August retail sales were stronger than the month before, underscoring how resilient U.S. consumers have been despite rising interest rates.
Retail sales rose 0.6 percent in August from a month earlier. Wall Street estimates are for a 0.1% increase. Sales excluding autos and gas rose 0.2 percent, beating estimates of a 0.1 percent decline compiled by Bloomberg. Meanwhile, sales for July increased to 0.5% from a previous increase of 0.7%.
August reportThe Commerce Department release provided a snapshot of consumer spending as economic data came in better than expected despite the Federal Reserve’s interest rate hike campaign as the central bank tries to slow inflation.
Nine of the 13 categories highlighted in the release saw an increase from a month ago. Gasoline sales led all categories, rising 5.7% from July as gasoline prices were higher in August.
Non-store retailers, including e-commerce, were unchanged from July, when Amazon’s ( AMZN ) Prime Day and other online sales outperformed the category.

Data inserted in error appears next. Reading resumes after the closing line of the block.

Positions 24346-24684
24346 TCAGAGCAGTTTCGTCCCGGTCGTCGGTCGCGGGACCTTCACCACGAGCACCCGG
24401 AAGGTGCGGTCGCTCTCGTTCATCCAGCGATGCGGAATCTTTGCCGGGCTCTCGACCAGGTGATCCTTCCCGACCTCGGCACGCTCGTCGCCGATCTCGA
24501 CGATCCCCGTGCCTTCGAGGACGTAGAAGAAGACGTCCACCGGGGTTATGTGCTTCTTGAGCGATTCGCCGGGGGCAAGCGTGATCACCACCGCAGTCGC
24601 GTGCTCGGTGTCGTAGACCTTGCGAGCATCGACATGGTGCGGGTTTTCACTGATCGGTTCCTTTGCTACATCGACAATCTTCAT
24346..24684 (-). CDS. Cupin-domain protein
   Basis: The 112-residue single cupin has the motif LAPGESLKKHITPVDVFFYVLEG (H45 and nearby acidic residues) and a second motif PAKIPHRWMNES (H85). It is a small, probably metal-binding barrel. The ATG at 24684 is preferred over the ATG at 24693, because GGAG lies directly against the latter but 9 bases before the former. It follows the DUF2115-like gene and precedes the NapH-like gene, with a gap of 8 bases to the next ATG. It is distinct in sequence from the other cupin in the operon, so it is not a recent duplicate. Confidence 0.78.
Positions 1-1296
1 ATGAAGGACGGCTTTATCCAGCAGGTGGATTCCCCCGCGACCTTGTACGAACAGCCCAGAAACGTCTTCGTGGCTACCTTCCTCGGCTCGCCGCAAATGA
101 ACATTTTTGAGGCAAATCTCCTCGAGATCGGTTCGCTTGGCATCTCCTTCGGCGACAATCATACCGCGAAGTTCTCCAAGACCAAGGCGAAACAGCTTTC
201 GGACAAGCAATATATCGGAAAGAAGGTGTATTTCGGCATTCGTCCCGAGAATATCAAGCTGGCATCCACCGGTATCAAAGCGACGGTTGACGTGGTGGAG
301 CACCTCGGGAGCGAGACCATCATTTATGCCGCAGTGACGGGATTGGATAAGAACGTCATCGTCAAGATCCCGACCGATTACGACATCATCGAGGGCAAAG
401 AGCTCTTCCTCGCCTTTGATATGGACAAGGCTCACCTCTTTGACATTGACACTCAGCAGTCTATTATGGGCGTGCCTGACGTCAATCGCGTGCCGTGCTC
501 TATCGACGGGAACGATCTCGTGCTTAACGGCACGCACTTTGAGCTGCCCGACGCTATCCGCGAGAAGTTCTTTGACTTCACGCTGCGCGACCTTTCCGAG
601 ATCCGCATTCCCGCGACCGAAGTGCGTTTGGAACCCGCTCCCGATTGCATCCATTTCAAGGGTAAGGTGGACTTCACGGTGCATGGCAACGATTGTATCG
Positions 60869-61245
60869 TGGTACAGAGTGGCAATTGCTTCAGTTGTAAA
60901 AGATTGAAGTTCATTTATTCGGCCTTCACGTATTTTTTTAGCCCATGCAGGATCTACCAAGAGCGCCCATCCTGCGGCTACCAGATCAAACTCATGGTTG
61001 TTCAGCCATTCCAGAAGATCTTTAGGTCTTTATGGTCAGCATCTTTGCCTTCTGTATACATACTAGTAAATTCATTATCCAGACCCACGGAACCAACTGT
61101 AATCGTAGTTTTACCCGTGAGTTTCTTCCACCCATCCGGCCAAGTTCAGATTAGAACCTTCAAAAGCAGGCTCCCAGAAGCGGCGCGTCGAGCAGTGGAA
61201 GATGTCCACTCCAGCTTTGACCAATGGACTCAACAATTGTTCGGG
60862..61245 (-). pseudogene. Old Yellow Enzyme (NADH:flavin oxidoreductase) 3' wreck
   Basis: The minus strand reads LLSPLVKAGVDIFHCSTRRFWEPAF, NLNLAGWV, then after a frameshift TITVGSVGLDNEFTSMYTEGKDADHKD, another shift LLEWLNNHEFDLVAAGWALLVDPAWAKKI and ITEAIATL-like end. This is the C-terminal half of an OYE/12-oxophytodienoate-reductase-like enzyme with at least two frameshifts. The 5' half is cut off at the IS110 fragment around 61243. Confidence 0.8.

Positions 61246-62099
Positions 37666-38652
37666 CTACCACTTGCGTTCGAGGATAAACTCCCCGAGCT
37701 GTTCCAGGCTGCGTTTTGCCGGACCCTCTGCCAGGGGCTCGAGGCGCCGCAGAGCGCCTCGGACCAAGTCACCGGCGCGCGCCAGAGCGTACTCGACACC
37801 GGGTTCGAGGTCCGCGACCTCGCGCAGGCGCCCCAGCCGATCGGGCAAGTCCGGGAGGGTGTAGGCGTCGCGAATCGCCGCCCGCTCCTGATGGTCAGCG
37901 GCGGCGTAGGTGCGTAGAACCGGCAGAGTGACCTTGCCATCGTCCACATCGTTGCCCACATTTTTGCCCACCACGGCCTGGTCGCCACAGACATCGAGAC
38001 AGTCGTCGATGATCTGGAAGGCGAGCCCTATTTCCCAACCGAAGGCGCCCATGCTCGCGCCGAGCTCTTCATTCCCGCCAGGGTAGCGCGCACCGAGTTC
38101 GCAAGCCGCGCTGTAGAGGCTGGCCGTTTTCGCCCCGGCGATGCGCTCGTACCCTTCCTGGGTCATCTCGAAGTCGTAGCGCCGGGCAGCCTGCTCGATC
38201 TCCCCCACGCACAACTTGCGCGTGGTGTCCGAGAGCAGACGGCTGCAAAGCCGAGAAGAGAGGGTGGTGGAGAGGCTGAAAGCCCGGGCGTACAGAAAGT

Meanwhile, sales at sporting goods and recreation fell 1.6% from July, while specialty stores fell 1.3%.
August’s retail sales measure will be the last publication before student loan repayments begin to weigh on consumer spending. Retailers at the Goldman Sachs Global Retail Conference earlier this week were uncertain about the overall economic impact but said they would be watching developments closely.
“Student loan repayment is definitely something we’re looking at,” Tractor Supply (TSCO) CFO Kurt Burton said at the conference. We know it. And anything that takes money out of the wallet is very hard on the consumer and takes some of the goods and services they spend on. So I think being very active is one. of “
Josh Shafer is a Yahoo Finance reporter.
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